At the end of an editorial published Sunday, Feb. 22, under the headline “Keep error in perspective,” the Union-Tribune said, “These numbers are hard and beyond dispute. They are the ones that matter—not the erroneous but ultimately irrelevant ones provided by DeMaio.”
The numbers the U-T says are “beyond dispute” are the estimated $2 billion the city's employee-pension system is short and the $161 million the city of San Diego had to pay into the system this year in order to avoid sinking even further into debt. The numbers the U-T says are “irrelevant” are numbers San Diego City Councilmember Carl DeMaio recently released to the public showing how far out of whack San Diego's employee benefits are when compared with the national average—numbers that U-T reporter Helen Gao later revealed to be flat-out false.
Funny how numbers that are now dismissed as so “irrelevant” were once, not too long ago, used prominently—in a U-T editorial—to show that the City Council is inextricably beholden to the public-employee unions.
“Nationally,” the U-T said on Jan. 18, “the average total cost beyond basic salary of a public employee's fringe benefits—retirement pension payments, health care, worker's compensation plan, etc.—is 34 percent. In San Diego, it is 61 percent. No wonder nearly three-quarters of the city's $1.19 billion budget goes to employee salaries and benefits.”
Doesn't sound like the U-T's editorial board considered the numbers so irrelevant on Jan. 18, when it needed ammunition to shoot at Council President Ben Hueso, who'd just said publicly that a trash-fee increase is on the table.
Turns out DeMaio was comparing apples to basketballs. His 61-percent figure is really just 38 percent. So, while 38 is slightly higher than 34—and San Diego gives its employees a bit better benefits than the average American city—it's not quite as earthshaking as the 27-percent disparity over which DeMaio's hair was ablaze.
But of course the U-T would downplay the mistake—the only other alternatives would be to ignore it altogether or admit that the editorial board's justification for opposing a trash-fee increase was greatly exaggerated, and acknowledging that it's wrong is not a conclusion the U-T editorial board comes to easily.
When pressed on KPBS' Editors Roundtable radio program last Friday morning, Chris Reed, a U-T blogger and editorial writer, acknowledged having written the Jan. 18 editorial, using the same bad information he revealed on his blog on Jan. 7, when he wrote: “Carl DeMaio sent me a memo about the costs of San Diego employees' fringe benefits (retirement pension payments, health care, worker's comp, etc.) compared with the cost of their salaries. After reading it, all I can say is if I have to read one more letter to the editor from a city employee with a poor-poor-pitiful-me tone, I will get sick to my stomach.”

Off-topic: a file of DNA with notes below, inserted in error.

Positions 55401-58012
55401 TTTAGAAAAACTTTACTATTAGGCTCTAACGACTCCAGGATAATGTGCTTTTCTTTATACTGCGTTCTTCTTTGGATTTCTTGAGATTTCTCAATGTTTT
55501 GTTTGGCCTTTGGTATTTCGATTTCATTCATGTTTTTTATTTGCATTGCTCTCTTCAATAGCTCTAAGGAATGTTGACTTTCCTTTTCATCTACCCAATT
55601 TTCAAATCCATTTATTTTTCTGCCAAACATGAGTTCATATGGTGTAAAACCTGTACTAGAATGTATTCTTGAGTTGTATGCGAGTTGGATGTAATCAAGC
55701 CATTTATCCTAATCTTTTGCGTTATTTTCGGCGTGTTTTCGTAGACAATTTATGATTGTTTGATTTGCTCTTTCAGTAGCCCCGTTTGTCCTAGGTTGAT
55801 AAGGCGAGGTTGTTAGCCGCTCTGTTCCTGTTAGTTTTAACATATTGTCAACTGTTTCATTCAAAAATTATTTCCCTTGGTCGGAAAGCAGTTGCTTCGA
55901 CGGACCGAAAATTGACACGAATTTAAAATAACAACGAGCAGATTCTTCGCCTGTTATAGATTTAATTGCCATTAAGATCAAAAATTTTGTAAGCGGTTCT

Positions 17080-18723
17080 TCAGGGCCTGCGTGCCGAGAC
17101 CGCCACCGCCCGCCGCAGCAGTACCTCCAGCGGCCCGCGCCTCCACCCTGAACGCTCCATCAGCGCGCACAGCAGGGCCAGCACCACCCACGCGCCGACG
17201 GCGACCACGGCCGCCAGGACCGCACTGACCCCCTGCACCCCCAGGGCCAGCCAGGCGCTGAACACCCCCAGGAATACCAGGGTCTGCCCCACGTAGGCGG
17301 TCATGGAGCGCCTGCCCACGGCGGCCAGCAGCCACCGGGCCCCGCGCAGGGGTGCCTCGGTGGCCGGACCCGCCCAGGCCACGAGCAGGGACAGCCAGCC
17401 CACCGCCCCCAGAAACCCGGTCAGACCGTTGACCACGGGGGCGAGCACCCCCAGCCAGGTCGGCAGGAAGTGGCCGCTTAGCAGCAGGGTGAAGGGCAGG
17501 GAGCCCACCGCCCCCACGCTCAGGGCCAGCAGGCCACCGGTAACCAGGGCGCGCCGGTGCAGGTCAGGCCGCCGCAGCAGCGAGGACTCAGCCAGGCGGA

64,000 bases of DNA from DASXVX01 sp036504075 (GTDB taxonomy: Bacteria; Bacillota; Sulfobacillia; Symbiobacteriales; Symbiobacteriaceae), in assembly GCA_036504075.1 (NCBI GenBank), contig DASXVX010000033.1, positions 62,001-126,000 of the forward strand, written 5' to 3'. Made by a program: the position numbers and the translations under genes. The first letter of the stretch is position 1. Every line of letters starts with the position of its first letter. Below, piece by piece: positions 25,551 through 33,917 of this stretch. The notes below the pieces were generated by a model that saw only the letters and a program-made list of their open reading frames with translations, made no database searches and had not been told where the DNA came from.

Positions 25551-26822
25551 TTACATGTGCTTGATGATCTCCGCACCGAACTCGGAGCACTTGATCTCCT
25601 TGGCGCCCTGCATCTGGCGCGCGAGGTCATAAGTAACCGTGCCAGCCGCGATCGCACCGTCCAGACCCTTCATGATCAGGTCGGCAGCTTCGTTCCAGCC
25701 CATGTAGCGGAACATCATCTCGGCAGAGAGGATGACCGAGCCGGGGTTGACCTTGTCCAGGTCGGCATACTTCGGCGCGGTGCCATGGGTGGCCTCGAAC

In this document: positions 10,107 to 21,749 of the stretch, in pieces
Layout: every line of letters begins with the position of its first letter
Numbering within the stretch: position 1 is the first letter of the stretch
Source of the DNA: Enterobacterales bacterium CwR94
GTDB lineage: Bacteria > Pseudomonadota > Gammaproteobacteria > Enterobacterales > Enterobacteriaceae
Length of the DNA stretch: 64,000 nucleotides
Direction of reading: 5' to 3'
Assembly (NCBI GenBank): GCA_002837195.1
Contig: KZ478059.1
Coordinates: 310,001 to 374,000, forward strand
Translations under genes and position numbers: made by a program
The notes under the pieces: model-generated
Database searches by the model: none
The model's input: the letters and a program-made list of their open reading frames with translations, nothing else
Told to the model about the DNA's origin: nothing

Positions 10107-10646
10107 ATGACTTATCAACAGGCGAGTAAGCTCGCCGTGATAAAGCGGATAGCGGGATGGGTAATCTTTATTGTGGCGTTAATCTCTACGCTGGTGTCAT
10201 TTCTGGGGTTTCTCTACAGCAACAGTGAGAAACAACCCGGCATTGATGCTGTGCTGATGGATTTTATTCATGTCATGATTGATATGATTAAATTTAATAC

So, it was relevant when the goal was to attack city workers, but not anymore. Interesting.
As for DeMaio, the “studies” he's releasing regularly need to be taken with a grain of salt or, if taken seriously, thoroughly analyzed. DeMaio is a salesman on the outside and an anti-government activist on the inside. While he has an important role to play as a taxpayer advocate, his zeal to make government appear as inefficient and expensive as possible renders him prone to exaggeration and selectivity. Like former City Attorney Mike Aguirre, DeMaio at times contributes valuable insights, but also like Aguirre, DeMaio's tenacity can be alienating—he would do well to ratchet it down a notch.
Strangely, the U-T's Reed says he still thinks DeMaio should have been named chair of the City Council's Budget Committee, even after Reed, on KPBS, said DeMaio should get his numbers right.
No, the Budget Committee chair should be someone who expresses a more sober take on public affairs—someone like Budget Committee Chair Tony Young—and when it comes to its opinions regarding Carl DeMaio and the city unions, the U-T's editorials should be consumed along with a healthy dose of skepticism.
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